A progress report: Six tales reveal how much still remains to be done
Poverty, poor health, sexual violence and degradation remain endemic around the world in spite of closer equality between the sexes
Sunday 07 March 2010
39 million girls are denied a primary education
Aklima, 12, Dhaka, Bangladesh
Aklima doesn't spend her days in a classroom like other children her age. Instead, she makes a living by scavenging at a rubbish dump. She has been working since she was three and started getting informal lessons only recently.
"Sometimes I cut my hands and legs on broken glass or tins," she said. "When I walk on the street, people say bad things about me. They say, 'Don't you feel ashamed? It's good to go to school.'"
70 per cent of the world's poorest people are women
Agatha Akakandelwa, 47, Nambinji, Zambia
Agatha Akakandelwa has to support 21 family members from a tiny patch of land in her Western Province village and often goes without food herself to ensure that everyone has enough.
"Our food situation becomes very difficult every year. From September until about January we usually get only one meal a day," she said. "I can go all day without eating and then get up and go to the field the next day, but I get really concerned for the children. In that situation you really have to struggle."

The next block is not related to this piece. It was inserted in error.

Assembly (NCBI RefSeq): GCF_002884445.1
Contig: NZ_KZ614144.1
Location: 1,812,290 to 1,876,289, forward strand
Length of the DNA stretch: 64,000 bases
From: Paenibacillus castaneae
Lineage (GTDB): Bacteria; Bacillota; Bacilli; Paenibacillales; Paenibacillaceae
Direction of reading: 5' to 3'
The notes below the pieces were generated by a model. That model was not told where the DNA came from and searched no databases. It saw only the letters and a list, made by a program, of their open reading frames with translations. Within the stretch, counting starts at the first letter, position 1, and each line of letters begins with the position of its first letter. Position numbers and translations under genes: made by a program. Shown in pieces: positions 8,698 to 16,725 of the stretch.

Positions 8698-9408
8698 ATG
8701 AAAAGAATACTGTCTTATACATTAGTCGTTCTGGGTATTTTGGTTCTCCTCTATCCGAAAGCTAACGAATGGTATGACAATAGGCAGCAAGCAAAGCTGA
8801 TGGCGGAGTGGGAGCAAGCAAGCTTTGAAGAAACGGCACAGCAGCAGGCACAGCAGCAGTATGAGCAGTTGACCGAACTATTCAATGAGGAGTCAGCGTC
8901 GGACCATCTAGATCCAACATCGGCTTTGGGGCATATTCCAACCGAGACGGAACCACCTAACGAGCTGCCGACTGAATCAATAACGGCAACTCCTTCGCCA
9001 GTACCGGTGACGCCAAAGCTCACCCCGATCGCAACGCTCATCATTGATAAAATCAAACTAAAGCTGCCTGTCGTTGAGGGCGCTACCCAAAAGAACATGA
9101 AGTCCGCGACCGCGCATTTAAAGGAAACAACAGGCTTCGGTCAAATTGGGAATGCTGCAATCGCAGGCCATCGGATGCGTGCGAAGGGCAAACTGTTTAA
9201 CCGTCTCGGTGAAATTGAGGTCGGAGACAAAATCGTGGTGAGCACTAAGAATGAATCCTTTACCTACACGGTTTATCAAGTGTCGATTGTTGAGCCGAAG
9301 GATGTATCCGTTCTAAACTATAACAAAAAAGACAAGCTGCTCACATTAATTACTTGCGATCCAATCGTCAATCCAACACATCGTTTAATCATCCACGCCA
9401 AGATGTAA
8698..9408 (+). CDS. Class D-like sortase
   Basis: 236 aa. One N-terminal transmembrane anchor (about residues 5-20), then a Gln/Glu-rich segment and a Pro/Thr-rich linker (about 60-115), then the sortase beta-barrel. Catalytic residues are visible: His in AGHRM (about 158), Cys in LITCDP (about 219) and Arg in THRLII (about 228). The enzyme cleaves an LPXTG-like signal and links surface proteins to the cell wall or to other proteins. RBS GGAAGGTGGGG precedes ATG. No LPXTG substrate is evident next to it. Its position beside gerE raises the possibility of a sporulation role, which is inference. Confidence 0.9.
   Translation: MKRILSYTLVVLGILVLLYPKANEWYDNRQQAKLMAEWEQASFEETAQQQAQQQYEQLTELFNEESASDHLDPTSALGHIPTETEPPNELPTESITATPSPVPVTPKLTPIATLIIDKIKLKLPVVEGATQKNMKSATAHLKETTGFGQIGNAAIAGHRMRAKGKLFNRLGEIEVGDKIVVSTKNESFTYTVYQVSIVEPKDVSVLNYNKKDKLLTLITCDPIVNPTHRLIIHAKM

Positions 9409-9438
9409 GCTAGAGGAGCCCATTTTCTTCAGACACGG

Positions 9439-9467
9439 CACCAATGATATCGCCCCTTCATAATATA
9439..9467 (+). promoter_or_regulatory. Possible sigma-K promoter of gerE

Three million girls a year are at risk of genital mutilation every year
Tante Mado, 61, Guinea
The midwife nearly died twice when having genital circumcision. She had three of her daughters circumcised but now campaigns to stop the practice. "The day of my excision I bled a lot. The wound got badly infected. I didn't want my daughters excised but the social pressure is very strong. I didn't have my fourth daughter excised."
At least 300 women are discovered in domestic slavery every year in the UK
Folake, 26, from Lagos, Nigeria
Folake came to London to work for a Nigerian family after being promised a good wage and UK citizenship. She became a domestic slave, imprisoned, abused and forced to work long hours unpaid. "My employer would slap me for every mistake I made. She would threaten me and say the police would arrest me if I talked to anyone."
The conviction rate for rape in Scotland is 3.7 per cent
Faye Wilson, 26, Buckie, north-east Scotland
Faye Wilson was raped at 16. "It was a boy I knew at school who did it. It happened when we'd been out but I didn't tell anyone," she said. "Five years later I finally got the courage to report it, but it was too late for a conviction. He thought he'd done nothing wrong and denied it to the police. I think men are not educated properly enough to know where consent lies and what's right and what's wrong. There is more help for victims now than 100 years ago but, in terms of society's attitudes, a lot still needs to change."
1,500 women die unnecessarily every day giving birth or during pregnancy
Fatima Lawal Aliyu, 37, Kano state, Nigeria
Fatima lost her baby and got fistula after doctors in Kano state, Nigeria, left her in labour for five days. "On my fifth day, my legs could not hold me up and I faded in and out of consciousness. My mother wanted to go to another hospital. By the time we arrived the baby was dead. I needed two more surgeries to repair the damage from the Caesarean section."
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